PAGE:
The Arora (Ahuja, Aneja, Khurana, Chawla, Juneja), Sood, Bhatia and Lohana are distinct communities of the Punjab and Sindh. Although they are not Khatri, they share a similar cultural background with the sub-group communities of Khatris who are in the commercial/trade businesses.
One interesting difference between Aroras and Khatris is the colour of bangles (churah), which brides wear during the marriage ceremony. Arora women wear white bangles (Chitta churah) and Khatri women wear red ones (Laal churah), along with their bridal wear. But in many areas of Punjab, Arora women women red bangles as well and vice versa.
For the most part, Khatris have been in the civil, government, and military administrators roles for centuries. Some subgroups of Khatris have gone into the merchant business as traders, and have participated in trade well beyond India's borders, for many centuries from Burma to Russia. At one time, the Khatris controlled a significant share of the trade in the central Asian region. The Hindu fire-temple of Baku, Azerbaijan, supported for centuries by Khatri merchants flourished until the middle of 19th century. The Hindu temples of Kabul built by the Khatris still exist.
Khatris continue to be the most educated group in modern Punjab. Their historical access to resources and education, has translated into wealth, influence and service to the society.
Many prominent historical figures have emerged from the Khatri. All ten Sikh Gurus were Khatri, belonging to the Bedi, Trehan, Bhalla and Sodhi subcastes. Raja Todar Mal was a Tandon Khatri who codified the revenue collection system as Revenue Minister for Akbar. Haqiqat Rai was a Puri Khatri whose martyrdom was celebrated on Basant Panchami in Lahore until independence. Hari Singh Nalwa, an Uppal Khatri, was a prominent general under Maharaja Ranjit Singh. The father and son pair of the Diwans Sawan Mal and Mul Raj Chopra were successive governors of Multan under Ranjit Singh. The former instituted vast improvements in agriculture, while the latter was instrumental in leading the revolt against the British to prevent the annexation of the Sikh kingdom into the East India Company territory. Sadhu Singh Gulla fought against the British Empire in the 19th century.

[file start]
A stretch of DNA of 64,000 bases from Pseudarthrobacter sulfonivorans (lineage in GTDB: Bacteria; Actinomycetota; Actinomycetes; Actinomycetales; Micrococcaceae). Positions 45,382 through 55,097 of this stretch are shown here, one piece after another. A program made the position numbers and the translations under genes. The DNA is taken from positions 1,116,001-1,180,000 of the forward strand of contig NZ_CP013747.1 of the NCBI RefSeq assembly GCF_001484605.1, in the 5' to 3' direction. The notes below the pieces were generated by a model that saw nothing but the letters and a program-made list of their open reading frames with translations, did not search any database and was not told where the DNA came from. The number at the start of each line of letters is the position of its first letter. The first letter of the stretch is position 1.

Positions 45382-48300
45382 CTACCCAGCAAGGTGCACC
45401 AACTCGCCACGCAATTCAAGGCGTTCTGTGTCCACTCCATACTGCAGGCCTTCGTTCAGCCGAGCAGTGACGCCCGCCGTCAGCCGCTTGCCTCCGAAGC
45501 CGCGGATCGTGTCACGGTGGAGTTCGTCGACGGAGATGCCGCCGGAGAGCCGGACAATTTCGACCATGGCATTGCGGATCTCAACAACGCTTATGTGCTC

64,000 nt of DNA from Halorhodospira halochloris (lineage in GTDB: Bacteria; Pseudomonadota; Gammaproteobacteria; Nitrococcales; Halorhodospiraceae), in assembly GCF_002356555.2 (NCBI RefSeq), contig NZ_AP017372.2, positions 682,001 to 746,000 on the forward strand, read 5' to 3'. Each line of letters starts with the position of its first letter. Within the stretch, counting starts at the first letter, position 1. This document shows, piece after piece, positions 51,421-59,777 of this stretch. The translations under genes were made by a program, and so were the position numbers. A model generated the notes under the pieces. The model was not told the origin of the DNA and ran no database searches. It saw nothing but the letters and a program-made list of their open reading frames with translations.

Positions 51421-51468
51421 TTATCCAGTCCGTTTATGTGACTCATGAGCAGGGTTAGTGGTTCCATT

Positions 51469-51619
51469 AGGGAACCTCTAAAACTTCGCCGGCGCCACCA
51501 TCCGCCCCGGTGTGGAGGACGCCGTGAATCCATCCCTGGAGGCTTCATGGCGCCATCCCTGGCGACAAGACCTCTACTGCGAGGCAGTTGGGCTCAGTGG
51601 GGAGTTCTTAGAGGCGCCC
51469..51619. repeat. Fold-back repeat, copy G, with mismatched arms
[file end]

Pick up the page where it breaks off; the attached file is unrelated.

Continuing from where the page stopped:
Khatri gotras are divided into four major groups; Baraghar, Bawanji, Sarin and Kukharain. These divisions were reported by Emperor Akbar's close adviser Abu'l Fazal in his book Ain-i-Akbari (compiled in 1590). These grouping are said to been around at the time of Ala-uddin Khilji (1296-1316).
Bhai Gurdas (b. AD 1551) in his, "Varan Bhai Gurdas Ji", Vaar 8 - Pauri 10 (Khatri jatan) mentions: barahi, bavanjahi, Pavadhe, pachadhia, phalian, khokharainu, chaurotari and serin sections.
The family names mentioned above have existed for long time. We know that the four gots of the Sikh gurus have existed at least since the 15th century CE:
- 1. Guru Nanak: Bedi
- 2. Guru Angad: Trehan
- 3. Guru Amardas: Bhalla
- 4. Remaining seven: Sodhi
One of the most important characters, of famous Punjabi legends, was Raja Rasalu's minister Mahita Chopra. Most scholars agree that Raja Rasalu ruled from Sialkot and lived sometime between 400 to 500 AD. [Temple] If it is true then the Chopra family name, of the Baraghar Khatris developed by that time. The actual timing of the development of other Khatri family names is an interesting subject which requires more research.
Khatris and Sun Worship
Raja Vanvihari Kapoor has written that major Khatri clans are named after Lord Sun. The Sarasvat Brahmin clan of which some of these these were yajamanas are also mentioned below.
* Mitra Mehra Priests: Jetali * Kripakar Kapoor Priests: Pambu * Shankan Khanna Priests: Jhingana * Martanada Tandan Priests: Jhingana * Shreshtha Seth * Dhavan Dhavan * Mahendra Mahindru * Bahukar Bahora (Vohra) * Chakravali Chaupada (Chopra) * Karalagni Kakkar Priests: Kumadiye * Surya Suri * Sahasrakar Sahgal Priests: Mohile
According to the Bhavishya Purana, Punjab indeed was an ancient center of Sun worship.
Khatris and Saraswat Brahmins